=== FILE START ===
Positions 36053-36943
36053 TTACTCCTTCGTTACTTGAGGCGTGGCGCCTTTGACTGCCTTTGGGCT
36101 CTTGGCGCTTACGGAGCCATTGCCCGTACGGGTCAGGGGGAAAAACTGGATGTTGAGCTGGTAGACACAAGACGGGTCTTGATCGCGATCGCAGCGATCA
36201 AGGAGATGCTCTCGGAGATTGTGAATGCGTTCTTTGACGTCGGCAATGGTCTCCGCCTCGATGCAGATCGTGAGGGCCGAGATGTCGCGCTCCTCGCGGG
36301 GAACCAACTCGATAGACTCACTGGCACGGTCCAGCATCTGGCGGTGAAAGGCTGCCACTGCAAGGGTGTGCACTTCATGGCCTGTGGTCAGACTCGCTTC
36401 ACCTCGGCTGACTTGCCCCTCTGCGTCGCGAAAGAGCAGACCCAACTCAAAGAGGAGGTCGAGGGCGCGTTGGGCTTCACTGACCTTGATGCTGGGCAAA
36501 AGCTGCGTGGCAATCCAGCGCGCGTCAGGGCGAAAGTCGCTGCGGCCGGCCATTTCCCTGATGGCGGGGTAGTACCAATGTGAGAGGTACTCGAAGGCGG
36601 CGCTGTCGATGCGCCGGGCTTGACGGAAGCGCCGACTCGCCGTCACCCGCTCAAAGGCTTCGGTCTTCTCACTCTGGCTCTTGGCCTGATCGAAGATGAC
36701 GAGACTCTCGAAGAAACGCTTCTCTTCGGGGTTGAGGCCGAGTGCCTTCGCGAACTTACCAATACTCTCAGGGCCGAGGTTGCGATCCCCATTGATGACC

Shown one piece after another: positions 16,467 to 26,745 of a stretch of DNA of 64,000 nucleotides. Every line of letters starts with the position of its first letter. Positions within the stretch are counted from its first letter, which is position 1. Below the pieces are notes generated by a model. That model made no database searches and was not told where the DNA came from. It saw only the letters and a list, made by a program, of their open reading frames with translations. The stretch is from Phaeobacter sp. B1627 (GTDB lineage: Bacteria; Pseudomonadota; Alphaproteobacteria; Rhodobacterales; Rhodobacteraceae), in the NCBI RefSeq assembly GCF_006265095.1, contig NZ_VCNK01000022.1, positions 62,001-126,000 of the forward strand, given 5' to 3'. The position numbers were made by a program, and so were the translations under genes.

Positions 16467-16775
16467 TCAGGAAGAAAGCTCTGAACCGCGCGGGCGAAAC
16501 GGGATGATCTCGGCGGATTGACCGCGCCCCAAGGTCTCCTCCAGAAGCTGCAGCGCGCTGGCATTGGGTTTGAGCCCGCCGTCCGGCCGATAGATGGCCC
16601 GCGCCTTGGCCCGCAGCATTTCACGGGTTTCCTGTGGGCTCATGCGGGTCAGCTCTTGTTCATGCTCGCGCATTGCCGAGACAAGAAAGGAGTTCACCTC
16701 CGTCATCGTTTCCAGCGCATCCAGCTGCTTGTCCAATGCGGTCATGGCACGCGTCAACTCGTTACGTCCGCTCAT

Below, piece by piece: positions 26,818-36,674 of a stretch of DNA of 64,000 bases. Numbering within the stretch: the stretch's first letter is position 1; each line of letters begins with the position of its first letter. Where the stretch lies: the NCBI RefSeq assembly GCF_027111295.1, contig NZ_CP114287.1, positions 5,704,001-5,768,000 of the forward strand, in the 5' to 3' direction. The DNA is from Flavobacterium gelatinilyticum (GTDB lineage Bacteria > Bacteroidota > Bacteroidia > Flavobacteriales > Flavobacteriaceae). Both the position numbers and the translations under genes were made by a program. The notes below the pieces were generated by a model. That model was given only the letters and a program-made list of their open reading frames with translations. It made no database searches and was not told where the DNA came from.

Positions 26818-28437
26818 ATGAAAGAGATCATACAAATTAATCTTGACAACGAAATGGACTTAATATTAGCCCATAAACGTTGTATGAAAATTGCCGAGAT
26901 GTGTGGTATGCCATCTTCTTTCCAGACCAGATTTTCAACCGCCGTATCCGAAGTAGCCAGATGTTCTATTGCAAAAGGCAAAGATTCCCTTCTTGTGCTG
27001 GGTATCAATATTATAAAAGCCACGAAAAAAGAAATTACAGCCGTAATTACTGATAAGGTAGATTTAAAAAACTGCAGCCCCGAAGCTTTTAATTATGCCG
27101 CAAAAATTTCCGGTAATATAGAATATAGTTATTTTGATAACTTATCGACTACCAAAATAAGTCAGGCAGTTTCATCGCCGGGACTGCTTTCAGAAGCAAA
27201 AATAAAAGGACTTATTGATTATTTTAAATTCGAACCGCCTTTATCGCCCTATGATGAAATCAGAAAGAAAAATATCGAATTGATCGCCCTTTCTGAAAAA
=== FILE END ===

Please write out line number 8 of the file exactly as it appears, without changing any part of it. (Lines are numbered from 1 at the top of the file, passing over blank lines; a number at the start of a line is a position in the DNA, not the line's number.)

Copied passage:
36601 CGCTGTCGATGCGCCGGGCTTGACGGAAGCGCCGACTCGCCGTCACCCGCTCAAAGGCTTCGGTCTTCTCACTCTGGCTCTTGGCCTGATCGAAGATGAC